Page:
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Re: Does mindfulness imply mindlessness
« Reply #10 on: August 11, 2017, 06:12:30 pm »
Hi andyr,

Mindfulness generally means being present or aware, and not being caught up by internal dialogue. In Buddhism, mindfulness is practiced by doing the mindfulness of breathing meditation

With metta

It also had some really interesting and cool extensive meanings among some groups of people who were thought to be Buddhist but you may not consider to be Buddhist which go beyond simple attention or awareness or shutting off internal dialogue, sometimes the ideas would get rather weird sounding or supernatural seeming, as to what the term was used for among some commentators, writers, teachers, etc. Some of that stuff can be interesting to look into if you were ever up to it, but I think you don't like that stuff very much. Maybe andyr would better benefit from it though.

The Artis Magistra,

The question was asked about anapanasati (mindfulness), not samadhi.

Again, please refrain from speculating and making assumptions about other people’s views.

I was talking about whatever Indian term you used first, the mindfulness one. Please refrain from hiding your beliefs and acting in a sneaky seeming manner. Please answer questions nicely and respond in kindness to my friendly comments, or simply say nothing at all to me if you can not contain your venomous sort of replies that passively insult and mislead, as I was speaking about mindfulness and you like a sneak tried to make it as if I was not. You live like this? It is a wicked way.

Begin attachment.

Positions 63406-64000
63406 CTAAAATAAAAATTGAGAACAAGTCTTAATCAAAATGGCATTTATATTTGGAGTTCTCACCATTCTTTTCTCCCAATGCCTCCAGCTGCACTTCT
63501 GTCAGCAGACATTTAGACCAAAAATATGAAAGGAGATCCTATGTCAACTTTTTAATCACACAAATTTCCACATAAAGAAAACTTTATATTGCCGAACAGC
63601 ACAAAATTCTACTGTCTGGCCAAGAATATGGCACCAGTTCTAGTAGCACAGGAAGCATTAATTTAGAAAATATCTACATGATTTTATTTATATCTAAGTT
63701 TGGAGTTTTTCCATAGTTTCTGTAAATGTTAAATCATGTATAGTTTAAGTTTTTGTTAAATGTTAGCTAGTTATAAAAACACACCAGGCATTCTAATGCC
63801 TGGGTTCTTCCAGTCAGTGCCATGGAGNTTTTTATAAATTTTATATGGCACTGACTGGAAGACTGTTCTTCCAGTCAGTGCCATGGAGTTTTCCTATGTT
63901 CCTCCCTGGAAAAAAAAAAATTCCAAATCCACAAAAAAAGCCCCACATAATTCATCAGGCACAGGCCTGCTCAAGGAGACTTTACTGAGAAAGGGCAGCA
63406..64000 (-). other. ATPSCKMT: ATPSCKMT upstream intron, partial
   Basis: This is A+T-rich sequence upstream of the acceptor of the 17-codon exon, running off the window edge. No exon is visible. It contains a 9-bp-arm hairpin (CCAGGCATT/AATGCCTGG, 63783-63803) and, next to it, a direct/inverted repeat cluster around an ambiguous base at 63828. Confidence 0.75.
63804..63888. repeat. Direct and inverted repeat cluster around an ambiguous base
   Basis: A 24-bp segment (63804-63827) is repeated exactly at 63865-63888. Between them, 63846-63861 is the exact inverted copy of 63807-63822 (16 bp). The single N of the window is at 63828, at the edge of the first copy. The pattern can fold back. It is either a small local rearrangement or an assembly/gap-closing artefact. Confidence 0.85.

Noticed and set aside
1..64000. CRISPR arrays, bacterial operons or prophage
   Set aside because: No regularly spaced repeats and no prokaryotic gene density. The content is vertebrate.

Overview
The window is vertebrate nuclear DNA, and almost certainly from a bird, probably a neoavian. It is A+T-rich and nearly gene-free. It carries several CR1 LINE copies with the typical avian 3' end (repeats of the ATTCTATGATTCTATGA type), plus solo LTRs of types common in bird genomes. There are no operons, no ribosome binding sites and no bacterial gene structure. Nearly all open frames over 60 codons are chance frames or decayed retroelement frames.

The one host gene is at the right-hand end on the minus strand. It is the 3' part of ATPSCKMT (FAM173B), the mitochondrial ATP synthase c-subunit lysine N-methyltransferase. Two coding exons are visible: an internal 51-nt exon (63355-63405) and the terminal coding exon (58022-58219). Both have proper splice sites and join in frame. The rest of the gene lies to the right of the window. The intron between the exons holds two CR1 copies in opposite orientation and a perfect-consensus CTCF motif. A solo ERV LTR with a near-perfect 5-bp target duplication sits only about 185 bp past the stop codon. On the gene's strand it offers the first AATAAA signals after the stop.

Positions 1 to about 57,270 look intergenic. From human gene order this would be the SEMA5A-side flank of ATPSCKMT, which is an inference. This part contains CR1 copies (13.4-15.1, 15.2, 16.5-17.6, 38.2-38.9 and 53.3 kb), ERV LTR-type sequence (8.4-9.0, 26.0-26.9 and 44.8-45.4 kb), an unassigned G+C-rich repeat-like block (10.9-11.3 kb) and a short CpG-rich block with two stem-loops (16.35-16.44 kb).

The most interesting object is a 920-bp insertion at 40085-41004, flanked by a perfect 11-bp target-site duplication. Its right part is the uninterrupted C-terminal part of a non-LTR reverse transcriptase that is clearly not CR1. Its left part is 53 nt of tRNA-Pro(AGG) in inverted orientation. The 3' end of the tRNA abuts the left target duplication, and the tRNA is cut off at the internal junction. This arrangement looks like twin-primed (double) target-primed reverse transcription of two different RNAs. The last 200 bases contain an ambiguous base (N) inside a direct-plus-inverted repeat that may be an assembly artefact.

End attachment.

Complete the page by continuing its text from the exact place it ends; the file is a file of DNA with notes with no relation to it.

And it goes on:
Offline francis

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Re: Does mindfulness imply mindlessness
« Reply #11 on: August 11, 2017, 06:49:39 pm »
Hi andyr,

Mindfulness generally means being present or aware, and not being caught up by internal dialogue. In Buddhism, mindfulness is practiced by doing the mindfulness of breathing meditation

With metta

It also had some really interesting and cool extensive meanings among some groups of people who were thought to be Buddhist but you may not consider to be Buddhist which go beyond simple attention or awareness or shutting off internal dialogue, sometimes the ideas would get rather weird sounding or supernatural seeming, as to what the term was used for among some commentators, writers, teachers, etc. Some of that stuff can be interesting to look into if you were ever up to it, but I think you don't like that stuff very much. Maybe andyr would better benefit from it though.

The Artis Magistra,

The question was asked about anapanasati (mindfulness), not samadhi.

Again, please refrain from speculating and making assumptions about other people’s views.

I was talking about whatever Indian term you used first, the mindfulness one. Please refrain from hiding your beliefs and acting in a sneaky seeming manner. Please answer questions nicely and respond in kindness to my friendly comments, or simply say nothing at all to me if you can not contain your venomous sort of replies that passively insult and mislead, as I was speaking about mindfulness and you like a sneak tried to make it as if I was not. You live like this? It is a wicked way.